7 American Candy Stores Worth Traveling to

As delighted as you are by a piece of candy, until now, you have probably been rather content with picking up a bar or bag from your local grocery store whenever a confectionery craving sets in — that is, until now.

There are a handful of confectioners, chocolatiers, and sweet treat masters that can transform sugar into pure magic. The United States boasts some of the world’s best and brightest candy shops, from a pepper candy shop dating back to the turn of the 19th century to a massive warehouse full of floor-to-ceiling sweets.

Even if you are perfectly happy with the candy you can find at your corner store, you won’t be able to resist packing your bags and heading to any of these outstanding American candy shops.

Hershey’s Chocolate World (Las Vegas)
When most Americans think candy, they think Hershey’s. The world-famous confectioner is synonymous with creamy chocolate and satisfying sweets. However, the company’s flagship store in Las Vegas is much more than another place to buy Hershey’s ubiquitous candies; it is a sweet experience unlike any other.

At Hershey’s Chocolate World, you can find more than 800 varieties of Hershey’s candy as well as a
bakery counter well-stocked with fresh-baked Hershey’s treats, like Almond Joy cupcakes and Reese’s brownie sandwiches. Plus, the store offers a bevy of interactive displays, including one that grants the ability to design your own Hershey’s wrapper.

Ye Olde Pepper Candy Companie (Salem, MA)
After being shipwrecked just off the coast of Salem, Massachusetts in 1806, Mary Spencer was forced to find work that would earn her and her son food and shelter. Fortunately, Ms. Spencer was a skilled candy maker, and she soon invented the Gibralter, a hard candy that melted sensuously in the mouth.

Since then, Ye Olde Pepper Candy Companie — named for the Gibralter’s peppermint flavor — has been a New England staple.

Economy Candy (New York City)
New York City is filled with candy landmarks, but none is more prolific than Economy Candy, a Lower East Side bulk candy store filled to bursting with all varieties of sweet treats. You can find anything your taste buds desire in this seemingly endless candyland:
  • Chocolates
  • Hard candy 
  • Soft Candy
  • Sugar-free candy
  • Low-fat candy
  • Dried fruits and nuts
  • Eastern sweets
  • Kosher candy
  • And more!
Most of Economy Candy’s treats are available online, but you absolutely must visit the store for the overwhelming experience akin to — well, a kid in a candy store.

Big Top Candy Shop (Austin)
Big Top Candy Shop is big, loud, bright, and busy at all times, just like the circus. The store contains more than 300 types of bulk candy and 2,000 varieties of wrapped candy, but one of the biggest draws is the shop’s old-fashioned soda fountain and ice cream counter, where trained soda jerks whip up nostalgic treats like egg creams, malts, and true ice cream sundaes.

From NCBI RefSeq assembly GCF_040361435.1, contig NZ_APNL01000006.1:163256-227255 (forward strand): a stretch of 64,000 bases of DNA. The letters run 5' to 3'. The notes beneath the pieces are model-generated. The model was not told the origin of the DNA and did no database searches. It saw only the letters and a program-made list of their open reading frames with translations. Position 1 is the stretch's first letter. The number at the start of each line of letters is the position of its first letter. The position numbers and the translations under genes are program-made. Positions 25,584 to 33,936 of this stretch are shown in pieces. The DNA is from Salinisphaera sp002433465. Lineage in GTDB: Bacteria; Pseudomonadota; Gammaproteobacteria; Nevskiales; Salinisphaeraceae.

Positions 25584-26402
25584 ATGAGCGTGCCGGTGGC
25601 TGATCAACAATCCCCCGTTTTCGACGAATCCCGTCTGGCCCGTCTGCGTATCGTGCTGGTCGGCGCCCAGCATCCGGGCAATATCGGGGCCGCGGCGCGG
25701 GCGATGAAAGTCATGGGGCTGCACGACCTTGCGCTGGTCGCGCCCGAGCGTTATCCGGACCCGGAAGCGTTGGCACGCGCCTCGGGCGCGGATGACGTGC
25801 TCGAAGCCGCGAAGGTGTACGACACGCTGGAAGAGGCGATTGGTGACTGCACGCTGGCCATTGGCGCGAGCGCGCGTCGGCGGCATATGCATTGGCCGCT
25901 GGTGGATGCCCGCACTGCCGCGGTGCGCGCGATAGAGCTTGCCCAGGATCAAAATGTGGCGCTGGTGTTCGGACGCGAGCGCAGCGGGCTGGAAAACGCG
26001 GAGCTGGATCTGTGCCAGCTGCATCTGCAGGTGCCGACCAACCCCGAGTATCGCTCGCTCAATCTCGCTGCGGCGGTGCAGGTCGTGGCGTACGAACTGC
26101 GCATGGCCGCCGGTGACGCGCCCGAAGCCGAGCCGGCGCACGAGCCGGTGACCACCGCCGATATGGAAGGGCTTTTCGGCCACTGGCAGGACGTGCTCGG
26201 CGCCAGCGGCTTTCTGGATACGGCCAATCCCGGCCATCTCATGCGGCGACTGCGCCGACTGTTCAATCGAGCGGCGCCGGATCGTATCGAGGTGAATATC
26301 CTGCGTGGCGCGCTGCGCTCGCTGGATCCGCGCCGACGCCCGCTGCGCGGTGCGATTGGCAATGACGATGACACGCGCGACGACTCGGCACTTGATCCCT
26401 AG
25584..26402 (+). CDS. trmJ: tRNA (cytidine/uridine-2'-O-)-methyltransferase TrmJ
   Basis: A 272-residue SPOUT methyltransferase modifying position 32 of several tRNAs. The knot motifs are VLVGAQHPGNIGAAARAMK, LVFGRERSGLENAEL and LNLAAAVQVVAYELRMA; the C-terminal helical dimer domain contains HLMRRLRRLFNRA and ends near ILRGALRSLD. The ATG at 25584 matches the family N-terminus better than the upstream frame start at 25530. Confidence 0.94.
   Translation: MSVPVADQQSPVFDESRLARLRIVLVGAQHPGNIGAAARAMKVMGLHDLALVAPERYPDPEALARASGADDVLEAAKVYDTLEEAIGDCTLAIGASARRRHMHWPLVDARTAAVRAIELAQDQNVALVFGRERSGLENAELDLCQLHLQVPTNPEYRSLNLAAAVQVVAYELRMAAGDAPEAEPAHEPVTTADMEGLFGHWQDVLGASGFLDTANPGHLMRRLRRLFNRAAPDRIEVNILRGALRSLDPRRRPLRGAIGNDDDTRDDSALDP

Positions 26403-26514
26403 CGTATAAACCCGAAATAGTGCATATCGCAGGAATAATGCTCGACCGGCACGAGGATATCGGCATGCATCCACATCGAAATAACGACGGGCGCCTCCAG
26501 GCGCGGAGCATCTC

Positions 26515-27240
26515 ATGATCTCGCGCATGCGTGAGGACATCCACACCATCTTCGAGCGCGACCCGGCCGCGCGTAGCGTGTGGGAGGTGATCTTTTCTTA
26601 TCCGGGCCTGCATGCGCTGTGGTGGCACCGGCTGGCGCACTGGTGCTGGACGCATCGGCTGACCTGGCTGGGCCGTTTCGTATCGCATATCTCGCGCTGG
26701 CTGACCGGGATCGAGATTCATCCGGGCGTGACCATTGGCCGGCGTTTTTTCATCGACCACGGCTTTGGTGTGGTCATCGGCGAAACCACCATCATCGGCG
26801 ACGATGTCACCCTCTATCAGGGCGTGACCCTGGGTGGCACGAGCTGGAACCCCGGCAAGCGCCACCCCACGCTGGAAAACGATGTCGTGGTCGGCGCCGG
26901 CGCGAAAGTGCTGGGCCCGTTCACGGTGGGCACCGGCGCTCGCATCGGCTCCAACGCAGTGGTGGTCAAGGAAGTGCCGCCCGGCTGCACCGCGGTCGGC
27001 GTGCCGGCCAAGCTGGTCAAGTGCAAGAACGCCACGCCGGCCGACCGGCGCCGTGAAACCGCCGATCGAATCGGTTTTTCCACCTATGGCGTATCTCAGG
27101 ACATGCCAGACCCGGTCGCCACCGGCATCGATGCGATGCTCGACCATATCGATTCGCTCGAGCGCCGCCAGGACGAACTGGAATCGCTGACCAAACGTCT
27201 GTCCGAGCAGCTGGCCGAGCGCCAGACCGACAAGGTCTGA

While you enjoy your fresh sweet treat, you can explore Big Top’s aisles of circus memorabilia — much of which is available for purchase.

Shane Confectionary (Philadelphia)
Proud to be one of America’s oldest continuously running candy shops, Shane Confectionary’s shop in old Philadelphia is decorated with Chippendale-style woodwork, stained glass, and jars upon jars of homemade sweets.

Since 1911, Shane has delighted customers with some of the best brandied cherries in the country, but it also produces high-class licorice and clear toys — sugar sculptures shaped like animals. On its website, the shop graciously tips its hat to fellow Philadelphia-born confectioners Milton Hershey and Stephen Whitman.

Schimpff’s Confectionary (Jefferson, IN)
Schimpff’s Confectionary has kept secrets of their candy business in the family since 1981, and most of the candies on offer at the store are beautifully and deliciously old-fashioned. Their signature cinnamon red-hots — which have been available since the shop’s beginning — as well as traditional Polish Modjeskas and multi-flavored hard fish candy shine through quaint glass jars around the store.

However, the candy is only half of the reason Schimpff’s should be on your must-visit list; the store also boasts a candy museum that is filled with decades’ worth of American candy and related memorabilia.

Sweet! Hollywood (Los Angeles)
Like Hershey’s Chocolate World, Sweet! Hollywood is as much an adventure as it is a candy store.
Organized into candy boutiques like a movie studio organizes sets, the shop offers more than 12 different sections of sweet opportunity.

For example, in Stay Puft, you can find marshmallows of all sizes, shapes, and colors, and in Lollywood, you can find the same selection of lollipops and suckers. Tasting machines are located all around the shop, so you don’t even have to buy before you try.

What candy shops have you visited?  What was the coolest thing about it?  Tell us in the comments below!

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